Another peril couples need to be aware of is related to parenting. When you freeze an embryonic human being, parenting remains frozen. You cannot parent a frozen embryo. Parents are called to raise their children in the instruction and discipline of the Lord. Freezing an embryonic child withdraws the parent’s responsibility toward baptizing and teaching. Children are blessings—gifts from God—and not commodities or projects for parents to do with as they please.

The sanctity of marriage must also be considered. The Lord established marriage as the context for the procreation of a child. Marriage is not to be compartmentalized into separate acts of marriage and procreation. Marriage and procreation are God’s work. They are not separate entities. Any form of ART that separates the relational aspect of marriage from procreation must be avoided. Using donor eggs or sperm or a surrogate mother, for example, would violate the God-given one-flesh union of marriage. The Bible story of Abraham who had a child through his wife's handmaid, is an example of not trusting in the ways and will of God when it comes to procreation (Genesis 16:1-4).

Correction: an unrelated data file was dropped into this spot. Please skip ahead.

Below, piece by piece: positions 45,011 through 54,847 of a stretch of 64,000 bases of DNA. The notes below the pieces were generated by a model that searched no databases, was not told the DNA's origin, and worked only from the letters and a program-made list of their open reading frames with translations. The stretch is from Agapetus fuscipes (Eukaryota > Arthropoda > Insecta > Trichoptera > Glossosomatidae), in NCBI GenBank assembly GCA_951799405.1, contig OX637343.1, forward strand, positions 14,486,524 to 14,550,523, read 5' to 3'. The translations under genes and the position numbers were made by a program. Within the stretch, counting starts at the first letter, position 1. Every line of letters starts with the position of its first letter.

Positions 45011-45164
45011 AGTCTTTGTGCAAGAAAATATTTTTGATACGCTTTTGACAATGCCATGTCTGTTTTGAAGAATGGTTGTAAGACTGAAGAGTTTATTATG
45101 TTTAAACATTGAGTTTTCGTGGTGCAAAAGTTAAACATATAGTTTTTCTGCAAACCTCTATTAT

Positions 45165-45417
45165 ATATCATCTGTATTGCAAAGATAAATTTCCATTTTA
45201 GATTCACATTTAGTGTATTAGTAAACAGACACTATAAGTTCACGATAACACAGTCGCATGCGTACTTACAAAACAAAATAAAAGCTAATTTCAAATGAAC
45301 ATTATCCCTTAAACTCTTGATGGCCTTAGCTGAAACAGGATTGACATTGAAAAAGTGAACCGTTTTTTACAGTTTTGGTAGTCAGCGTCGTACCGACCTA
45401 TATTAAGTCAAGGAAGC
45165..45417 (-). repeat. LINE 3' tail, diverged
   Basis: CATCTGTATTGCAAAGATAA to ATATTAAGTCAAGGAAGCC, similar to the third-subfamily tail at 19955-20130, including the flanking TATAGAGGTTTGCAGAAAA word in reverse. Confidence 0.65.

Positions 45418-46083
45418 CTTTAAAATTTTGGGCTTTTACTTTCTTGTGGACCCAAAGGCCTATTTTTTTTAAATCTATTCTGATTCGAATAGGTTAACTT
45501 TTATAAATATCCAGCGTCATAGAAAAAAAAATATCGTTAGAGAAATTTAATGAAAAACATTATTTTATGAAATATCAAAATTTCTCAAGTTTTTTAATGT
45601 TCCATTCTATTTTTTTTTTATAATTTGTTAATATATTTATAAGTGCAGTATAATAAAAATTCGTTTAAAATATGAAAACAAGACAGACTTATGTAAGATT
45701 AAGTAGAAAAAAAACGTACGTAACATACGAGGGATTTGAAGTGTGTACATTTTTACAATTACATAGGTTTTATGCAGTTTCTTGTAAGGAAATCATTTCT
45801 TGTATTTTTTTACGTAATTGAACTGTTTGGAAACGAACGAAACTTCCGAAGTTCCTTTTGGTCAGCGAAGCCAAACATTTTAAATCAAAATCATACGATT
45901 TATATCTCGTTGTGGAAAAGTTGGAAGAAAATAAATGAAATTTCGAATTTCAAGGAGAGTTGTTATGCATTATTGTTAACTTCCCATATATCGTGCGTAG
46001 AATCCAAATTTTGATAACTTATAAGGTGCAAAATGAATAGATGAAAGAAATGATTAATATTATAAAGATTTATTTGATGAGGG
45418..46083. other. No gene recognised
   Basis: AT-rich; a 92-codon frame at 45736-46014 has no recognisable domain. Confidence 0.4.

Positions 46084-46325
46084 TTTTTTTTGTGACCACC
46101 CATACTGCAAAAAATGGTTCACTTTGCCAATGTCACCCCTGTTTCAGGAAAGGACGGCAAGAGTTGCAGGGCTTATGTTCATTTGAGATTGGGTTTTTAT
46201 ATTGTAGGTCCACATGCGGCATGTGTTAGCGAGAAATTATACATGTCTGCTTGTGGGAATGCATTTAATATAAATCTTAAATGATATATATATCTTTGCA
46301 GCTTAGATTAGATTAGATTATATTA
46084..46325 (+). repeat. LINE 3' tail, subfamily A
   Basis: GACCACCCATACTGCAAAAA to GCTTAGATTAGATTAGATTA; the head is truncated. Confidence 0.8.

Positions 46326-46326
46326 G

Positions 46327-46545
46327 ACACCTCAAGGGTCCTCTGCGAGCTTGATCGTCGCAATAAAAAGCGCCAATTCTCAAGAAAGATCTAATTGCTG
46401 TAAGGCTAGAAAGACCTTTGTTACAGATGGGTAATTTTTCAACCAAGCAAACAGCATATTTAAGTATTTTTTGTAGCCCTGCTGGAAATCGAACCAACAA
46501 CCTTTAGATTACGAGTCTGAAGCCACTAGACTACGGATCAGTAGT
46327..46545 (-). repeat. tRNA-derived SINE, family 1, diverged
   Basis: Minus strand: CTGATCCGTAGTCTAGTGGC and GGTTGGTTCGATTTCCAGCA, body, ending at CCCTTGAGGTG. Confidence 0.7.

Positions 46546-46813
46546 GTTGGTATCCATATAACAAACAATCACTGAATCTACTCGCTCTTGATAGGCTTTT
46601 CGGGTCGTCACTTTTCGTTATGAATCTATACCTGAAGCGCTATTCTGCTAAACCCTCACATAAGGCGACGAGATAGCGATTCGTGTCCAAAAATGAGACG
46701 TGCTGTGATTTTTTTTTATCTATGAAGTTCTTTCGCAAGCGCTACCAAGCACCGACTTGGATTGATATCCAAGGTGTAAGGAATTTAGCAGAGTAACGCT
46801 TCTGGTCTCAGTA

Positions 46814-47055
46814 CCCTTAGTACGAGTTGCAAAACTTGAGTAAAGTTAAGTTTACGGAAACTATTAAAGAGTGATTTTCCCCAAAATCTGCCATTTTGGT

The Promises of God
Christians brought into the covenant relationship with the Triune God approach the use of ART and the manipulation of human embryos within the context of God’s Word. God’s Word, the Bible, speaks of the embryo as a human being. The embryo is a creature of God, created by the Father, redeemed by the blood of Jesus Christ, and sanctified by the Holy Spirit. The embryo is a human being, the only creature created in the image of God. As Oliver O’Donovan says, “This implies a commitment in advance to treat all human beings as persons, even when their personal qualities have not yet become manifest to us. The embryo is of interest to us because it is human; it is ‘ourselves’” (Begotten or Made?, Oxford University Press, 1984).